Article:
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Kenmure (also known as High Kenmuir, Kenmuir)


Kenmure is a former estate landscape now in divided ownership. There are significant woodlands dating from the early-19th century when the original house was built, but the house no longer stands. The parkland is the setting for a golf course and a small public park known as Bishopbriggs Park.

The former Kenmure estate occupies land between the Forth and Clyde Canal to the north-west and housing and industrial development to the east and south. Bishopbriggs Burn skirts the north-eastern boundary of the site and is a significant hazard in the golf course, which occupies most of the northern part of the former parkland. This boundary is marked by Rookery wood, a belt of 19th-century planting.

The site of the former house and walled garden lies on a wooded hill. Vaulted cellars from the house and gate posts of the walled garden remain in the woods. The house was demolished in 1955.

The small Bishopbriggs public park can be reached from the Kirkintulloch Road. It has seating and play areas with a brick pergola.

Kenmure estate is now (2008) in multiple ownership and, as well as the golf club, also houses a school, a former remand centre and a secure unit.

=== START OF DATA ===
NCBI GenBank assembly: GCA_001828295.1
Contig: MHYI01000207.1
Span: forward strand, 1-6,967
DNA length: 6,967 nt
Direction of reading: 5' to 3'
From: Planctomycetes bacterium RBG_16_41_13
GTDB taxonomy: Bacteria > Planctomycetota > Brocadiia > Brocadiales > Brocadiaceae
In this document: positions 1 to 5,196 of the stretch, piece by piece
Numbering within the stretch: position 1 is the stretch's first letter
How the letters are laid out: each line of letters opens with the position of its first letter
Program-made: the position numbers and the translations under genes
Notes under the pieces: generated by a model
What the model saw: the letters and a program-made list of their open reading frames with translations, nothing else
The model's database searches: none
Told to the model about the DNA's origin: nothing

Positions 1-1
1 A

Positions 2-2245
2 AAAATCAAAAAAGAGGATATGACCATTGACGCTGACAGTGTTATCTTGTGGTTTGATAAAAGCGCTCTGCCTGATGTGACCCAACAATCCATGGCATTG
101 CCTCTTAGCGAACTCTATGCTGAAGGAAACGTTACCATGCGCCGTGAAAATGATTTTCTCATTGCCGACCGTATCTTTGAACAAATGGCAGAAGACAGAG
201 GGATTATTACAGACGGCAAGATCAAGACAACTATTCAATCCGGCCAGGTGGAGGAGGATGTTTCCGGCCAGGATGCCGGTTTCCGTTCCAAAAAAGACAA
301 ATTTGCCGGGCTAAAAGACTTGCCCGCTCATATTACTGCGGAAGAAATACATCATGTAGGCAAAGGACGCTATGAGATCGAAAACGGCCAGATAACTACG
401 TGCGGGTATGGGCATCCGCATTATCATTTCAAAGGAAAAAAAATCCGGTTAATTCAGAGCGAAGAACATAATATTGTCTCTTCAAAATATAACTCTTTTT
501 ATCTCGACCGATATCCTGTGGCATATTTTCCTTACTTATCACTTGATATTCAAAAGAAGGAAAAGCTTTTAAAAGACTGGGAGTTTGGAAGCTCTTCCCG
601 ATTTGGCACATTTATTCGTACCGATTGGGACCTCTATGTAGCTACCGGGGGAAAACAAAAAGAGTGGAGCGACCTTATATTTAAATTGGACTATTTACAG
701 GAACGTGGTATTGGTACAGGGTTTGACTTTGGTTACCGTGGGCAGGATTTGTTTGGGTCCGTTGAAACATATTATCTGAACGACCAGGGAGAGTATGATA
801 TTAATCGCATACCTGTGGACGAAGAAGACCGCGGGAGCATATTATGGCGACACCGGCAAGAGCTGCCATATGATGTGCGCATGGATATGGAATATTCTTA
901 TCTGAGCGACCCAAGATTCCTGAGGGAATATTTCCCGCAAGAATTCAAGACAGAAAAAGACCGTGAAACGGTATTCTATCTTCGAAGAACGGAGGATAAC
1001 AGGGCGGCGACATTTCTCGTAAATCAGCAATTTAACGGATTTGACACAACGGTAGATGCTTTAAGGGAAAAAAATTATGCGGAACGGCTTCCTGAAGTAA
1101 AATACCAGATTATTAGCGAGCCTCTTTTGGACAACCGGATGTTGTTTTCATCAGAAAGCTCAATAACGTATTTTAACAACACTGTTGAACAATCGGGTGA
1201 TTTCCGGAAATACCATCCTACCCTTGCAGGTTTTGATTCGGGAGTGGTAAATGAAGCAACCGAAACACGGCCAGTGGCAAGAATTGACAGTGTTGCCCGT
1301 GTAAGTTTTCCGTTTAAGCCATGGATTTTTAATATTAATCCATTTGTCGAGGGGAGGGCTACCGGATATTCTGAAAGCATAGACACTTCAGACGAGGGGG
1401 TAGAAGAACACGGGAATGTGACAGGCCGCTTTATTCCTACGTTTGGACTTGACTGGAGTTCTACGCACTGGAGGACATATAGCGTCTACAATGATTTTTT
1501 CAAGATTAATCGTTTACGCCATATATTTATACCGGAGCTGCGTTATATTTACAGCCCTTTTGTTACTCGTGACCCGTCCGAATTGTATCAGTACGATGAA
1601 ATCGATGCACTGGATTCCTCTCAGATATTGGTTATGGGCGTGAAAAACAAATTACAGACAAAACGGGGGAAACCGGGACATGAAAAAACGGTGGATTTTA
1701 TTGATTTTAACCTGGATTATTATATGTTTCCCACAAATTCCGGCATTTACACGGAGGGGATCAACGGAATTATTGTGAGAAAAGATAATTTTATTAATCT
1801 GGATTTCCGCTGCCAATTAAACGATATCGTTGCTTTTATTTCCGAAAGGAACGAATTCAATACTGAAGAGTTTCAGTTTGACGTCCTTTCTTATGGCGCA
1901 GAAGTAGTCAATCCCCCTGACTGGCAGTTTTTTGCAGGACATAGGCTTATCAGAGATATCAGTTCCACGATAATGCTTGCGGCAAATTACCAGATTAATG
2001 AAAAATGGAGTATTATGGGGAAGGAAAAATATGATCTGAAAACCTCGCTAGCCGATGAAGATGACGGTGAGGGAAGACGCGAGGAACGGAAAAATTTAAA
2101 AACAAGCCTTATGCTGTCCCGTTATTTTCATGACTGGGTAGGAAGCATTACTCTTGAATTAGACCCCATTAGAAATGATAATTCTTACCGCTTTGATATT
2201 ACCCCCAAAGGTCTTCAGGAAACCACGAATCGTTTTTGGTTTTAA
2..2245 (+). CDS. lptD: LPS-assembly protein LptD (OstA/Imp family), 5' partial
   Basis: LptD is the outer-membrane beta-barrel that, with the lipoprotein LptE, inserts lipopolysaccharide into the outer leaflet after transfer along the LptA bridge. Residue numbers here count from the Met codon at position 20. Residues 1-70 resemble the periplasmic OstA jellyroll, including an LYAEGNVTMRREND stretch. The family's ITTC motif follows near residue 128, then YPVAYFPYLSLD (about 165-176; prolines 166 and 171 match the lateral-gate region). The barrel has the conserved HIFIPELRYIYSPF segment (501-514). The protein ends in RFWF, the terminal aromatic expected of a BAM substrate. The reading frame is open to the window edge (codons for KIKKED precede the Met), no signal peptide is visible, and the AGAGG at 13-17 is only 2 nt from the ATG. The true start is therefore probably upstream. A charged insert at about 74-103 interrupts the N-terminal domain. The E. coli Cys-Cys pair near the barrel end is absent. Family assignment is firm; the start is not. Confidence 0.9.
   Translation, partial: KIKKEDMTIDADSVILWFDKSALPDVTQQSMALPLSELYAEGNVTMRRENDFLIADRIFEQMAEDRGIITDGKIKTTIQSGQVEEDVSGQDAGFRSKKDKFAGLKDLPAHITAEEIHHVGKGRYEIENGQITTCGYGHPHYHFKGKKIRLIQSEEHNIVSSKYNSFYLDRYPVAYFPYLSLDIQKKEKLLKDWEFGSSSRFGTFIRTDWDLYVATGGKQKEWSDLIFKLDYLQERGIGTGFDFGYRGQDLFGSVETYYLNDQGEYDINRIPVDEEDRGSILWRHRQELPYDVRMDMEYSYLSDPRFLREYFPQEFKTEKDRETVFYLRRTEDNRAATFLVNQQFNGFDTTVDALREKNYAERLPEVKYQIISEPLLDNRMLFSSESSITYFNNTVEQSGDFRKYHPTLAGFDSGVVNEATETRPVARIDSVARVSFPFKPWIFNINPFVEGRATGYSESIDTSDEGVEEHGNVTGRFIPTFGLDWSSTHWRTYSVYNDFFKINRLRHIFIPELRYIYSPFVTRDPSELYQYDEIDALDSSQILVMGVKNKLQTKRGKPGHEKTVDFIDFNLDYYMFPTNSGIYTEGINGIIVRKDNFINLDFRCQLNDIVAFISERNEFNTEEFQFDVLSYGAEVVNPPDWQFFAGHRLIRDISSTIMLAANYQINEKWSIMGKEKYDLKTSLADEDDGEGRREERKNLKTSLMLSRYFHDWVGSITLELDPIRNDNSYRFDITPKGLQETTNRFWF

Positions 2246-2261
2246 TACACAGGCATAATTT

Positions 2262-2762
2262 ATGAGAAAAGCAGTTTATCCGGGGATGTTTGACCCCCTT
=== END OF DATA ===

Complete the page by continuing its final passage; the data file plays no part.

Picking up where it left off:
Visitor Access, Directions & Contacts

Records of the Kenmure estate go back to the late-16th century. By the late-18th century the house was surrounded by rectilinear tree-lined enclosures. Sales particulars from that period refer to a 300 acre [about 120 hectares] estate with a mansion house, three farms and woodland planting.

In 1806 Charles Stirling of the Keir and Cawder family bought the estate. He and his brother, Archibald, who acquired the estate in 1818 were both West India merchants. A new house was built in the early-19th century and the landscape developed with further tree planting, a walled garden and new drives. In 1862 the estate was inherited by Sir William Stirling Maxwell, an art historian, trustee of the British Museum, Chancellor of Glasgow University and a member of parliament for Perthshire.

In 1906 a group of golf enthusiasts negotiated the lease of 52 hectares of land on the estate to develop a golf course, which opened a year later. Further 20th-century developments include Bishopbriggs Public Park, and a school.

Associated People
Features & Designations


  • House (featured building)
  • Description: The house was demolished in 1955
  • Earliest Date:
  • Latest Date:
  • Tree Avenue
  • Description: The remains of a lime avenue lining the drive to the house, now with other species mixed in.
Key Information





Principal Building

Parks, Gardens And Urban Spaces


Part: standing remains